Australia is, and always will be a country built on the back of migration, and it is important that we as a society celebrate this.
It is also important that we support a legislative system that reflects the diverse and multicultural country that modern Australia has become today.
While this is a reflection of my vision for this country, it is only one of the reasons I spoke out against proposed changes to sections 18C and 18D of the Racial Discrimination Act 1975 earlier this year.
I began my journey into politics for one underlying reason – to make this country a better place for my kids and my grandkids.
I believe all Australians, regardless of ethnic or religious backgrounds, should be able to live in a free society. But I also believe that those who are marginalised or vulnerable in our society should have a legal system that protects them from discrimination.
That’s a value that I hope is reflected in the country that we leave to future generations of Australians.
From the outpouring of support for my stance against these changes, I am reassured to know that the vast majority of people agree that modern Australians have a right to be protected from racial vilification.
The argument behind the proposed draft legislation stems from a belief that free speech should hold a central place in an open, liberal and democratic society.
I agree that the freedom of speech is a corner stone of our society, and that it has a fundamental role to play in modern Australia. However, I do not agree that the current Act restricts that freedom in any impactful way.
There are numerous examples where restrictions on freedom of speech are already existing and accepted by most Australians. I believe that protecting minority groups from racial vilification is one such restriction that is acceptable. Especially as individuals in these minority groups are often going through a process of assimilation in their new home country, and may not be in a position to ably protect themselves from such abuse.
We need a safety net to provide these protections, and we should avoid weakening laws that provide safeguards to the most vulnerable in our community.
Of course legislation should be reviewed from time to time to ensure that it is continuing to achieve the intended outcomes. However, I don’t believe a strong case has been made that major changes to the current legislation are required.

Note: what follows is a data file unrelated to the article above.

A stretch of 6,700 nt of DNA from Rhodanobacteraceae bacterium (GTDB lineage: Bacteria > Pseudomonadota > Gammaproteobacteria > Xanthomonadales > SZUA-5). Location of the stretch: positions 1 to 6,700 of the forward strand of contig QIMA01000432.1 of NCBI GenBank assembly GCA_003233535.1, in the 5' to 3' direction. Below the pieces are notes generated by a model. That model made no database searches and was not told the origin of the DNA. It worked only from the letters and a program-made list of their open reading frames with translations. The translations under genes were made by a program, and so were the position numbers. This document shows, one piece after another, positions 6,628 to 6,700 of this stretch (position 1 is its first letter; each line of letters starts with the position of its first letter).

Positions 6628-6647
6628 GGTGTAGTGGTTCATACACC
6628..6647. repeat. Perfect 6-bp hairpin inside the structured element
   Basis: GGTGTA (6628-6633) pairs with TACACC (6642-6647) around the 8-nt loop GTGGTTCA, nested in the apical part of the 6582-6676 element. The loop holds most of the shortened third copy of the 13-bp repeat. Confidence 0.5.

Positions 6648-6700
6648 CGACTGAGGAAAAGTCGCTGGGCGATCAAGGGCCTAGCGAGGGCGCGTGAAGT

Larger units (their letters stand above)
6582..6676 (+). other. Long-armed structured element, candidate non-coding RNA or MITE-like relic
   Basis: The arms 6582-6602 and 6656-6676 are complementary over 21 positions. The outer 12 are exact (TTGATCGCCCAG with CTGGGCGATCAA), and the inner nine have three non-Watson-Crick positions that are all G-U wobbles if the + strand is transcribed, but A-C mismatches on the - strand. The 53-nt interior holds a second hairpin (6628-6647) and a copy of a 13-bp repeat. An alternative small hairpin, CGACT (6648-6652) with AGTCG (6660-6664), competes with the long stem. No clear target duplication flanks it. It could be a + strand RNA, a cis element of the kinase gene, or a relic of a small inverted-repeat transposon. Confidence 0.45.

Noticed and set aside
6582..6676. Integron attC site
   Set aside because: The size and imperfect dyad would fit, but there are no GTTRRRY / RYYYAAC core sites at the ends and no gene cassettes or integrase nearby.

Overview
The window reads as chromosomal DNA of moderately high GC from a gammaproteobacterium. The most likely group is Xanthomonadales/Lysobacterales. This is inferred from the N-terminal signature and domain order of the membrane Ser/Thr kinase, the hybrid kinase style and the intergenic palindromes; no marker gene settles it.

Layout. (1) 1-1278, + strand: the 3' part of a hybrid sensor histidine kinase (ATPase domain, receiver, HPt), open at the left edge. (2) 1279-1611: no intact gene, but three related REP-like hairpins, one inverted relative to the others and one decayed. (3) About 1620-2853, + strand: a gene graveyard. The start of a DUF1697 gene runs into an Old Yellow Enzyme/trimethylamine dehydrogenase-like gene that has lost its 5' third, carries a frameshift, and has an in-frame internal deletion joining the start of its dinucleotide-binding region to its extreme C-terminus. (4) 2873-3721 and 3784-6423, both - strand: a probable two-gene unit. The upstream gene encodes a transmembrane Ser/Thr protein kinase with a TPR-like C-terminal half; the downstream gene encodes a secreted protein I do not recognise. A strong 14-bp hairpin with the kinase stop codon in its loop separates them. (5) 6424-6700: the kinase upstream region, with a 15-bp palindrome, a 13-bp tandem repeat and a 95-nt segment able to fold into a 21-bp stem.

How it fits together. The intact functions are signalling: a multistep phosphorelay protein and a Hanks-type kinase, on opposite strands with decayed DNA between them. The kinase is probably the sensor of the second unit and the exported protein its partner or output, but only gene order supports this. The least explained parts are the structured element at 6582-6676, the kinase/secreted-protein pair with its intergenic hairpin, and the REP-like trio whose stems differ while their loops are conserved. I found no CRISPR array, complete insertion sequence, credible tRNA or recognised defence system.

The number of complaints made under the Act is small, and the number of those complaints that proceed to litigation are even smaller. Moreover, the immensely valuable and educational conciliation process that is facilitated by the act is also often overlooked.
One of the benefits of being a backbench Member of Parliament, is that the core task of my position is straight forward. I have been elected to represent the people of Reid, and to take their concerns to Parliament. Within my electorate, this means I have the honour of representing one of the most multicultural seats in Australia.
In the weeks and months since the draft legislation was released that outlined the proposed changes to the Act, I have had countless representations in forums, social media, through direct contacts, and in the street speaking with the people of Reid. The majority of those have been from my constituents, but they have been joined by people from across this country.
The Government has received over 5,500 submissions in its consultation period on the exposure draft legislation to the Racial Discrimination Act 1975.
I am confident that these representations will all be taken into consideration as the draft legislation continues to be reviewed, and that a balance will be found reflecting both Australia’s values of freedom of speech and the legislative protections that multicultural Australians deserve.
For further information please contact William Roberts: 0431 318 893
Originally published in National Ethnic and Multicultural Broadcasters’ Council Journal (Winter 2014)